We want to call to your attention an article by Sarah Henry, posted at KQED’s Bay Area Bites, about the plight of freelancers in an era when news websites are often paying their writers next to nothing, or nothing at all.
Henry says that the sale of Huffington Post to AOL for $315 million “was fabulous news for the already fabulously wealthy Arianna Huffington and her cronies, but a slap in the face for the army of unpaid wordsmiths on which the HuffPo has built a blog empire using, essentially, the slave labor of journalists who wrote posts for free in the hope it may make a difference, including to their cash flow, down the track.”
Later on in the piece, Henry says:
- But I’ve taken to adopting the mantra “adapt or die,” and find myself — like many mid-career scribblers — struggling to find a way to make a living in a field where the landscape has changed dramatically. Although I shifted to food writing two years ago, a notoriously under-paid beat, I’ve been able to eke out an income by diversifying and carving out a niche.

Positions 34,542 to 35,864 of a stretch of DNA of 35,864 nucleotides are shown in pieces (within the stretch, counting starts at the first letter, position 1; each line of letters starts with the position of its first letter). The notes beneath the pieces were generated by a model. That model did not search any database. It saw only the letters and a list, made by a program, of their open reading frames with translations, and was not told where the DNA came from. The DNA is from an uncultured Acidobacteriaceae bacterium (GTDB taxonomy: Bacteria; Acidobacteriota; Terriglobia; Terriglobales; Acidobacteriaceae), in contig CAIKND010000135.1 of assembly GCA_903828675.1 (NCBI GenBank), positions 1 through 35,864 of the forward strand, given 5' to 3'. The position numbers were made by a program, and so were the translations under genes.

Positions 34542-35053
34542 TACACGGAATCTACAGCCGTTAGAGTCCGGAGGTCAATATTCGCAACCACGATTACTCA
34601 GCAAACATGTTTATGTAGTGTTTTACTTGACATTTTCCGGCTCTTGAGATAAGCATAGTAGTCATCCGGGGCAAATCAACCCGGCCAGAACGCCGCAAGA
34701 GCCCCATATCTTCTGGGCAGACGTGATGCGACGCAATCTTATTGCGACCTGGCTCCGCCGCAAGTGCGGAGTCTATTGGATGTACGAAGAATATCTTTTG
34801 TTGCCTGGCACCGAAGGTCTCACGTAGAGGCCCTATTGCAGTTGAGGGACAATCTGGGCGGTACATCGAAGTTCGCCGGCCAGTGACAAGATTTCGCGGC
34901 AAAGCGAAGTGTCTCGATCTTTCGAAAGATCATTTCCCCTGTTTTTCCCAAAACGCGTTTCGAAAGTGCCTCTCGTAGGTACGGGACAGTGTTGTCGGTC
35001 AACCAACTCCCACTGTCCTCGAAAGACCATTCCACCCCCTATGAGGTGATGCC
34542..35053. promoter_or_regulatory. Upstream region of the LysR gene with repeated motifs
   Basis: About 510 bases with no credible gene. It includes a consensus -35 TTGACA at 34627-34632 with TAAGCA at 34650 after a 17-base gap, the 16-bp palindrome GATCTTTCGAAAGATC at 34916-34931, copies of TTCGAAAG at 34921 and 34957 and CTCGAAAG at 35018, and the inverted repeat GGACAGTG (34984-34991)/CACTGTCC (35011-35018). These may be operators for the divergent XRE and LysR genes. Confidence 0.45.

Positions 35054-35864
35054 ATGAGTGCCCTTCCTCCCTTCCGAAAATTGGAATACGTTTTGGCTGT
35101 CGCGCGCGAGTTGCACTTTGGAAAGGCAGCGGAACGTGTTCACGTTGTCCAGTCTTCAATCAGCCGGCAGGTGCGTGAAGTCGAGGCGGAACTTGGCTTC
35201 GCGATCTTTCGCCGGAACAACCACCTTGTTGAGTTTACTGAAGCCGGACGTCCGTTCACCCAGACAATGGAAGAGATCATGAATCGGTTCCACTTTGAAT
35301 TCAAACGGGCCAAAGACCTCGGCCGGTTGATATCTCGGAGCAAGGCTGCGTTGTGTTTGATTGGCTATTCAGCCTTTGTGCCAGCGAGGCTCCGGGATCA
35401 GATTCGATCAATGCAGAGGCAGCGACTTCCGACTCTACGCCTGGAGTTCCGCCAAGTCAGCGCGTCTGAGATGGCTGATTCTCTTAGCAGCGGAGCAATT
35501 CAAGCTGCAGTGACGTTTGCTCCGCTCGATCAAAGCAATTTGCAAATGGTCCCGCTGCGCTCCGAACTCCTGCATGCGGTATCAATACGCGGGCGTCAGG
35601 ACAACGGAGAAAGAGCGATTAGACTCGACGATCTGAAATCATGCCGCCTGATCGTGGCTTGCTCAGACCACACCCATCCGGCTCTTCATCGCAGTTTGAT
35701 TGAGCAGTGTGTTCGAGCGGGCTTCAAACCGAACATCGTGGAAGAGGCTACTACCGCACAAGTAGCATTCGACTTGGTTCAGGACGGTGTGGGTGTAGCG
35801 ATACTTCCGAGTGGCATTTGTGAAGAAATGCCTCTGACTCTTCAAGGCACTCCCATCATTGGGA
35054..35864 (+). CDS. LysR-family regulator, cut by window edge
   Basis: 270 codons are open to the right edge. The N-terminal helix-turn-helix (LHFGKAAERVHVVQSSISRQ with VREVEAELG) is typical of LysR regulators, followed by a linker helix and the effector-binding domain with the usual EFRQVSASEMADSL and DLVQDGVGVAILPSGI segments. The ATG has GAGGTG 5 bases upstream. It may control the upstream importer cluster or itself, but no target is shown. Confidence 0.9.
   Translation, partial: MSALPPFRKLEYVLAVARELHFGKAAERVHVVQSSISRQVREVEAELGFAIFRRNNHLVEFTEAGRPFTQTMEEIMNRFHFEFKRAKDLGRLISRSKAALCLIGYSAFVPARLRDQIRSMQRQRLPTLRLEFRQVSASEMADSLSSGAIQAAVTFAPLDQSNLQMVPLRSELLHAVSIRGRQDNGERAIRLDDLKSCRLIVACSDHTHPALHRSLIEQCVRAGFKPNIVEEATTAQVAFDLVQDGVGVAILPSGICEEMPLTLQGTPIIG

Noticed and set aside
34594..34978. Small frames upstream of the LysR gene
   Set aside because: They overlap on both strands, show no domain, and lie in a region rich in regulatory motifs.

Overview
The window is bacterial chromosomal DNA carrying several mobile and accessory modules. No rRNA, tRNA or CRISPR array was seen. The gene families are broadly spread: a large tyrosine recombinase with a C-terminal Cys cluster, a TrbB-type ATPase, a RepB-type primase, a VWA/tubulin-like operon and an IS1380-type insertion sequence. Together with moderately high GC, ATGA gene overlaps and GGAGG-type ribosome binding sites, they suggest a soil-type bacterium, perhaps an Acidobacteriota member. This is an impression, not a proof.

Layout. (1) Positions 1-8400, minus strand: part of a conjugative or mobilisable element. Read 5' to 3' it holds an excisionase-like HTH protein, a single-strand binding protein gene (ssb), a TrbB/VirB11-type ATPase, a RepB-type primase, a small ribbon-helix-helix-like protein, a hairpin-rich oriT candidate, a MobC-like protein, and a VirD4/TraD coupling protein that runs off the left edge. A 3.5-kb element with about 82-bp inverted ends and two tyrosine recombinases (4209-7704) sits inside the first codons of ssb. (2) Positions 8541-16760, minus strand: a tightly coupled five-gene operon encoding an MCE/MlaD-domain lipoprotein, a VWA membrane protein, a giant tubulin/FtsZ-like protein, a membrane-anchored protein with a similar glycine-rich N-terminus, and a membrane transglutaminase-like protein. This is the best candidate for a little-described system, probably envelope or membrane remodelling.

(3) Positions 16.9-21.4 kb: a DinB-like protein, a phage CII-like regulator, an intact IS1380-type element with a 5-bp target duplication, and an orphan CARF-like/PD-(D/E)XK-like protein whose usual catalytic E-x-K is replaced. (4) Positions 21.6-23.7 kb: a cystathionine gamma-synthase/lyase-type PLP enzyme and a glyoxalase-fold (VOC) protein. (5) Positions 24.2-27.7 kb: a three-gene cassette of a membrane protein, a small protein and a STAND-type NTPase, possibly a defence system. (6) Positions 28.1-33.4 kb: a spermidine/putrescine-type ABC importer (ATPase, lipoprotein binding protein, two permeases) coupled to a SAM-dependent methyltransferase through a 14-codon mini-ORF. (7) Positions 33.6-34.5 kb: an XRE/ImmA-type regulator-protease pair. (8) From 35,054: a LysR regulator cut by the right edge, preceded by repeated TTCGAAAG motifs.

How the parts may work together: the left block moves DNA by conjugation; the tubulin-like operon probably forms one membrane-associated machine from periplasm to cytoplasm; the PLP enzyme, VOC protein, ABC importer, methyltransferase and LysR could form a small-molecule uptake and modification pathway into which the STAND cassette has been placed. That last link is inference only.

- The jury is out on whether this experiment will work, and there are days when I wonder if I should go fill out an application at Trader Joe’s. I know scores of writers, both freelancers and those who used to be staffers, who feel the same way.
And this …
- [W]hat we have going on here is sweatshop conditions akin to the old economy’s industrial capitalism: Poorly paid piecework and huge profits for the owners. Something has to shift.
Not only is Henry’s article spot on, but the comments are worth reading, too. P.S. We stole the graphic, top right, from her posting on the KQED site.